Snate's Six-Month Sojourn travel blog

Locust Lake

Shish kabobs rock!

Sofia with bed head


Thursday morning we were up bright and early, grabbed some breakfast at a diner near Rob's place and caught the train back to New Haven. From New Haven, we headed north and west to avoid New York City traffic en route to Washington DC. We stopped for dinner and some library Internet time in a town called Middletown, New York. The town itself was largely Latino, and the restaurant we stopped at was nearly exactly the same as several of the restaurants we ate at in Mexico, even the menu. We had to ask if they had enchiladas (which weren't on the menu), then choose our sauce, all of this in Spanish. It felt great to practice my Spanish a bit, and it was also nice to notice that I hadn't forgotten everything!

After dinner, we made our way to Locust Lake State Park north of Harrisburg, Pennsylvania. Getting to the park was pretty crazy since it was dark and the signs were hard to see and every mile or so we passed some creepy dark cemetery. Plus, to get to the campground you had to cross a bridge over Locust Lake which looked like two pitch black holes to either side of the car. Fortunately the park was open, and we quickly found a site to crash for the night in the car. Slumber party!

The next morning we were up at 7:00 or so and continued toward DC. Prior to heading to James and Gina's house, we first traveled to the delightful suburban hell that is Vienna, Virginia to look at renting PATC cabins. After some perusing, we finally chose Corbin Cabin which is in the central region of the Shenandoah National Park. The cabin is about 1.5 miles from the road and has no electricity or running water. However, it's by a beautiful stream from which we can treat some water, has a wood burning stove to cook on and is about 1 mile from some of the more beautiful parts of the Appalachian Trail. Top that off with the fact that it's $18 per night. We're planning on bringing our camp stove to make the cooking a bit easier, as well as headlights, candles and several books. Woo hoo!

After reserving the cabin for five days, we headed to James and Gina's. These two live in a communal city called Greenbelt north of Washington DC. It really is a cool place to live: they are a two minute walk to the center of "town" which has a grocery store, movie theater, coffee shop, library (where I now sit), park, lake, etc; the Metro stop is only a short distance away and the ride to DC is only 45 minutes. The city was a project of Roosevelt's in the 30's, and there are signs all over the place describing how the project came to fruition.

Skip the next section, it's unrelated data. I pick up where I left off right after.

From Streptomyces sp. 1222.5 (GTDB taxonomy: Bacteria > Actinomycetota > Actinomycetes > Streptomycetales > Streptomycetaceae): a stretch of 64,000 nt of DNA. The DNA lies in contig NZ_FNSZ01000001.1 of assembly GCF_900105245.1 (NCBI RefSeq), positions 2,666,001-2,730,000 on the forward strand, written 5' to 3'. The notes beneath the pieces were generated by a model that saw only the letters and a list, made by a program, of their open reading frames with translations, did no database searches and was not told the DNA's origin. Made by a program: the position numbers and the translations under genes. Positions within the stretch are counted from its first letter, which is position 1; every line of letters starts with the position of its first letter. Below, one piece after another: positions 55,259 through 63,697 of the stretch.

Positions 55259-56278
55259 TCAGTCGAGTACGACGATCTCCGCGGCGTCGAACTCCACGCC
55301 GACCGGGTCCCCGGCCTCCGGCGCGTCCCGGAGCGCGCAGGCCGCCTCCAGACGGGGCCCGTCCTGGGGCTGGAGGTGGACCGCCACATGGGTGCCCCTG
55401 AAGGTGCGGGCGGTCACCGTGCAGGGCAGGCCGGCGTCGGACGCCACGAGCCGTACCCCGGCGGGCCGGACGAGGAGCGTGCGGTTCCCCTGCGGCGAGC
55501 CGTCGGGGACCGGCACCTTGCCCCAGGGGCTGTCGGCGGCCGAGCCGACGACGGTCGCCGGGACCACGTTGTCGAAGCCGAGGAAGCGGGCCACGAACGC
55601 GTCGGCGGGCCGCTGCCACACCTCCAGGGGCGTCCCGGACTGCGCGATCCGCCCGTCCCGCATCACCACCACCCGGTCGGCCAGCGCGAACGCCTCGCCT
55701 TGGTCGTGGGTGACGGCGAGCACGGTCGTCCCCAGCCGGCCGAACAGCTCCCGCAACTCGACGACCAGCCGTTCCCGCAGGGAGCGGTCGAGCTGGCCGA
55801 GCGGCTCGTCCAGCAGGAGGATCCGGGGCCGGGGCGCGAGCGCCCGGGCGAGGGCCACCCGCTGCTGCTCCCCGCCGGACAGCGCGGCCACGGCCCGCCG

Hanging out with James and Gina was chilled out and fantastic. These guys have a two year old (Sofia) and a new baby named Alexander, who are both adorable. We spent three days or so taking walks, drinking beers (not the kids) and cooking. The weather was absolutely gorgeous the entire time we were here, a refreshing change from the crap we had in Maine. Every night we whipped up something tasty: ribs, Thai food, pizza and shish kabobs. Sam hung out with Baby Alexander quite a bit, and I did my best at getting Sofia good and hyper before she needed to go to bed, as is my role in life.

Tuesday night we headed to a local hotel to pull out our backpacks and spread all of our stuff out to begin packing for our week in the wilderness. This process is always time consuming, and it's always a blast figuring out what food to bring on the trail so that I can eat every two minutes or so. The stuff sack with my clothes in it is TINY, considering I have no intention of changing my clothes unless I have to, but the sack with food is HUGE. When we finally finished packing, we met James, Gina, Sofia and Alexander for one last meal at a local brewery, then James, Sam and I hit our hotel bar for some conversating.

So, it's now Wednesday, and we're supposed to meet our friend Maura in downtown DC for some dinner, then later tonight we plan to head west to Waynesboro at the southern tip of Shenandoah National Park. Tomorrow we hope to drive up to Blackrock Gap along Skyline Drive, park the car and head out in the wilderness for eight days or so. In other words, there probably will not be a posting for a little bit. Of course, we checked the weather for that area for the next few days, and there's a 40% chance of thunder showers this weekend, so who knows, we may start out a little later, but I still think it's going to be difficult to do any computing. Who knows?

Until later . . .



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